Jan 12, 2015 - Animal Welfare    6 Comments

Getting Help for Pet Owners Can Be the Most Humane Place to Start

Some unusual language and questions popped up in a recent article regarding the seizure of 71 dogs:

  • “Often when people get into trouble, animals get into trouble”
  • According to an obituary, Shirley Aguiar’s mother died in 2013, and, according to a customer of the couple, Ed Aguiar lost his job not long before that. But without hearing from the Aguiars directly, it’s impossible to say whether either of these events might have led to mistreatment of their dogs.
  • “I walked in and I said, ‘Shirley?'” Diane said. “It was so dirty, I didn’t even recognize her. It was like something happened and I don’t know if it was just a lack of money, but it was just unkempt.”
  • She said the puppy for the other customer was “covered in poo” and had to be washed. The difference between her two experiences with Aguiar, Diane said, was “so shocking.”


Oftentimes in animal seizures, the tone is sensationalist, focusing almost entirely on the treatment and conditions of the animals, painting the animal owner as some kind of heartless monster. Given the kind of clicks you can generate through heartbreak and outrage, it is easy to understand why so many news sources rely on that angle.

But the truth is often a lot more complicated. While there are people in the world who are simply cruel or careless toward animals, so often when you dig deeper into a case of animal abuse you find human beings who are in way over their heads: economic disaster, forced loss of or change in property, the onset of physical or mental illness, becoming caretakers to other family members, etc., etc.

When somebody who has always taken good care of their animals starts to slip up, it is easy to point fingers, to call them evil or greedy or incompetent. Taking the time to find out what has gone wrong, offering help and realistic solutions, and holding an intervention if necessary is more difficult, but can be the key to keeping animals happy, healthy, and in homes with the people they have bonded with.

It is so true that “when people get into trouble, animals get into trouble.” If somebody with a history of being a great caretaker for their animals is in trouble and you are concerned for their pets, seeing if you can get them help (as counter-intuitive as this may seem) should be the first step.

In some cases, getting help for the owners can be the most humane place to start.


  • fearnot

    so true “sheltering in place” should be the very first thing that happens instead of taking the pets ( hard on the owners) and selling them ( hard on the pets)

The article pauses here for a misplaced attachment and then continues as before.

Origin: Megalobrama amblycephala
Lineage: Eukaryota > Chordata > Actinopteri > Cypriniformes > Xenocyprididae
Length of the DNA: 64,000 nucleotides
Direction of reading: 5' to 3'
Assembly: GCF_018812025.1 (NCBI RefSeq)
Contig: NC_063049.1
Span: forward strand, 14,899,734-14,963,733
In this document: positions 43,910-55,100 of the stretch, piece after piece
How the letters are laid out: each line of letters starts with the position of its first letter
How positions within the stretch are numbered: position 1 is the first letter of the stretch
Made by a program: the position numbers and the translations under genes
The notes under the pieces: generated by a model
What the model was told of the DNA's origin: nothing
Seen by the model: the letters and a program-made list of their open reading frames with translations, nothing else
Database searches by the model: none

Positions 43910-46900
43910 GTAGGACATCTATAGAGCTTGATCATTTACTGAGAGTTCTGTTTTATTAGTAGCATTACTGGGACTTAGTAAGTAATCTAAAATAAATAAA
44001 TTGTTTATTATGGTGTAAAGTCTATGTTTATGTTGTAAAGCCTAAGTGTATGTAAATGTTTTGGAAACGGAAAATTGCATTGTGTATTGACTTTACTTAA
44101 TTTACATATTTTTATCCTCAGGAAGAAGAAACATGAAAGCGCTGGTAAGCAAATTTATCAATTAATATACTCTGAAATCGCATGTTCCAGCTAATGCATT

• DC

    So timely. A post today about a horse in NY stated that the owner died a month ago. The photos show a stallion with a tangled mane . The posts confirm he has shelter but doesn’t go inside. The rescuer even states that she is not trained in horse care. And yet the The comments recommend going after the 4 licensed veterinarians the owners’ wife uses to care for him.

  • Linda Hart

    This article is so very true. We talk about ‘humane’ societies, but are they really humane anymore? The first thing most humane societies do is seize the animals from the home (after they call the media of course to get press i.e. donations!) and sell them at their shelters. Why can’t they be HUMANE to all involved, and try to provide the owner with help to resolve issues that may have caused a good home to go bad. Why can’t they truly care for the PEOPLE involved, as well as the terrified animals being taken away from their home by strangers. I bet you if they actually TRIED being humane in a truly humane way for ALL involved it would be much more effective. Find out why a good home went bad or help educate if just ignorance of care/needs, find help to clean, feed or house the animals, or help to contact friends of the owner willing to help out. Do it without the media, or beating of chests while shouting “WE SAVED, NOW WE SELL!”. They should try it. It would go a lot further to truly helping animals, and the owners. Such a concept.

  • Susan Dodge

    I’ve been following this particular case and am happy to see it caught the attention of NAIA. The newspaper article quoted here was the first piece I saw on the case that showed any concern or compassion for the humans involved.

  • Overleas

    Least us not forget the Troyer fight in Colorado elizabeth@custercountygov.com Please send a supporting letter to the zoning commission for the Troyers approval for his planned kennel. Being Amish they do not have the resources to generate public support. Let us join and send in letters and emails by the thousands in support of this family to have and own property of their choosing… Gee It think that is in the Constitution somewhere… Your support is appreciated.. Send at least one email a week and ask your fiends and neighbors to do the same. Thank you for your support, We must stand together..

  • It’s true that it’s important to be knowledgeable about every situation and always and get the perspective from both sides.